I wish I could say this was the only time that my identity has been called into question on the basis of my choice of dress. But in fact, this happens to me more often than not. From men in muscle tees who feel that it is their godly duty to ask me out while I'm on a date with a woman to the patrons who are genuinely confused by my presence at a lesbian bar, it's hard to navigate a world where feminine defaults you as straight. More insidiously, feminine women tend to be mistrusted, as if our flowing skirts and flushed cheeks signal our submission to the patriarchal world.
My outward appearance makes my sexuality a hot-yet-fleeting phase to men or a cause of concern to masculine-presenting women who date women. After a particularly uncomfortable train ride that involved a man staring at my chest and gawking at a date, I told a friend that I felt as if my personal space was continuously violated. Worst of all, I didn't quite know what to do about it.
Queer feminine women tend to stand on the outskirts of our own community. I realize that because I have passing privilege, I won't get beaten in the street. I will always be the pretty "straight" girl who can expect to secure jobs and get doors held for her. While I am invisible to fellow LGBT people when I walk down the street, I am alienated, met with suspicious glances, or seen as a joke when I attempt to live openly.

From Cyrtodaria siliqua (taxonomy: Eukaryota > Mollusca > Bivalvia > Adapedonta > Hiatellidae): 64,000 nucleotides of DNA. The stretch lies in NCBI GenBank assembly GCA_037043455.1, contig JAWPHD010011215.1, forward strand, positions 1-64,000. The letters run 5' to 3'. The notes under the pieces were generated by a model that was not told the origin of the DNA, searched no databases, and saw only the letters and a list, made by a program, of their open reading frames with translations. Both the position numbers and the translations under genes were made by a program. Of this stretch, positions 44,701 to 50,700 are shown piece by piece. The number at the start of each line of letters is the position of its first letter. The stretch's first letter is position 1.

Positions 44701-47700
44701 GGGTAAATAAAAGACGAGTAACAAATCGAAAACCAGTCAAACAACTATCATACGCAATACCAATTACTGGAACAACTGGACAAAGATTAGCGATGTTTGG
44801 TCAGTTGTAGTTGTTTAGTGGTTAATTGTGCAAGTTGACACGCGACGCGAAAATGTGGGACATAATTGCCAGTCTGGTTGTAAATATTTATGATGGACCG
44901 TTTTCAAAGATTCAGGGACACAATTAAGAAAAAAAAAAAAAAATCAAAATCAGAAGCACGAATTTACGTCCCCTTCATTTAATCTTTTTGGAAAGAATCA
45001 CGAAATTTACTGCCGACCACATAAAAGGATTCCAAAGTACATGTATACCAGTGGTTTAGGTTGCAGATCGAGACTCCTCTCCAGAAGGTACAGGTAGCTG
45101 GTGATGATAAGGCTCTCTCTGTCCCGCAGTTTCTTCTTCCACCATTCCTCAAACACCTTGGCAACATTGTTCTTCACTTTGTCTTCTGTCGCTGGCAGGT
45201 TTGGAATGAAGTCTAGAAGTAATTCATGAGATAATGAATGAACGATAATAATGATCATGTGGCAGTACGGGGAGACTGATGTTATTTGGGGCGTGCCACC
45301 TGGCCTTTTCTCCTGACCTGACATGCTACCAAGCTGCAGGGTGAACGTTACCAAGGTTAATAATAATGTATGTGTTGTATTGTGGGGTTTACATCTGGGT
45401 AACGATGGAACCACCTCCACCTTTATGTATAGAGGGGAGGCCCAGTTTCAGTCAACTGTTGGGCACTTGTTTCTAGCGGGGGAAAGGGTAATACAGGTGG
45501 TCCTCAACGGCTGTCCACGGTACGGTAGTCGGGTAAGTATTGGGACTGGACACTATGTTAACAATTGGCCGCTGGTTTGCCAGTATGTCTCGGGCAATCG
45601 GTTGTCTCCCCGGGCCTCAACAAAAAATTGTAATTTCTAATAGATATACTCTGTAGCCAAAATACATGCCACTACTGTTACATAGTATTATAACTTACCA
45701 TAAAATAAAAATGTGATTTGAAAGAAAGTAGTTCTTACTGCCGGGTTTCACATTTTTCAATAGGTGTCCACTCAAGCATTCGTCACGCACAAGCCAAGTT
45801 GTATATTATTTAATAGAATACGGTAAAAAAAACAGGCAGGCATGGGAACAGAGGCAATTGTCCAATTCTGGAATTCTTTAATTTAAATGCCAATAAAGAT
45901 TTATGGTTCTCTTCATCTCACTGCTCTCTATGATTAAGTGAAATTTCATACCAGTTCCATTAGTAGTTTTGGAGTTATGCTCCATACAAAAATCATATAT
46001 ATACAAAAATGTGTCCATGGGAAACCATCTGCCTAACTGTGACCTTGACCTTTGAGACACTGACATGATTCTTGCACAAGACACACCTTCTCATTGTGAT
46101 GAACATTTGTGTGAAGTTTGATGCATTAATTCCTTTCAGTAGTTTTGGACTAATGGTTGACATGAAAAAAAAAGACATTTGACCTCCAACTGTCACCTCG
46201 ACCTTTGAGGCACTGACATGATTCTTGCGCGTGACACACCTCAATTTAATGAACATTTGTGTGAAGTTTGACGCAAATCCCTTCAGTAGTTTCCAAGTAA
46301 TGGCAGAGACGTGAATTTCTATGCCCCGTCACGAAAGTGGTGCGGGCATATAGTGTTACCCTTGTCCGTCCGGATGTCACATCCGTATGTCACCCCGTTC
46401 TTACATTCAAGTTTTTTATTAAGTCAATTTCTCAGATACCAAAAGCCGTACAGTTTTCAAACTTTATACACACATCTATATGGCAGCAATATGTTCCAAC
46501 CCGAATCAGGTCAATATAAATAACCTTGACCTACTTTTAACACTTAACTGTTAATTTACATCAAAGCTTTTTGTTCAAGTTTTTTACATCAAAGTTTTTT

I am the woman who still gets told I'll "figure it out" one day. I am the woman who's still asked if it's my first time at a lesbian bar (for the record, I've been "out" for nearly five years). But I’m not confused. I’m confused that you’re confused.
I believe that change starts at home. To create true spaces of inclusion, the LGBT community must recognize and celebrate the diversity of its members —and that includes presentation. It's time we stop questioning queer feminine women and start treating them as full members of this vibrant community.
Before you approach a woman rocking a dress and heels at your local lesbian bar, step back and think, "Would I ask a masculine presenting woman that?" If you wouldn't, a hello is always a safe bet.
Diana Denza is a 25-year-old New Yorker and proud Endangered Bodies NYC member. She loves a good cup of coffee, swingy skirts and dresses, and exploring new places.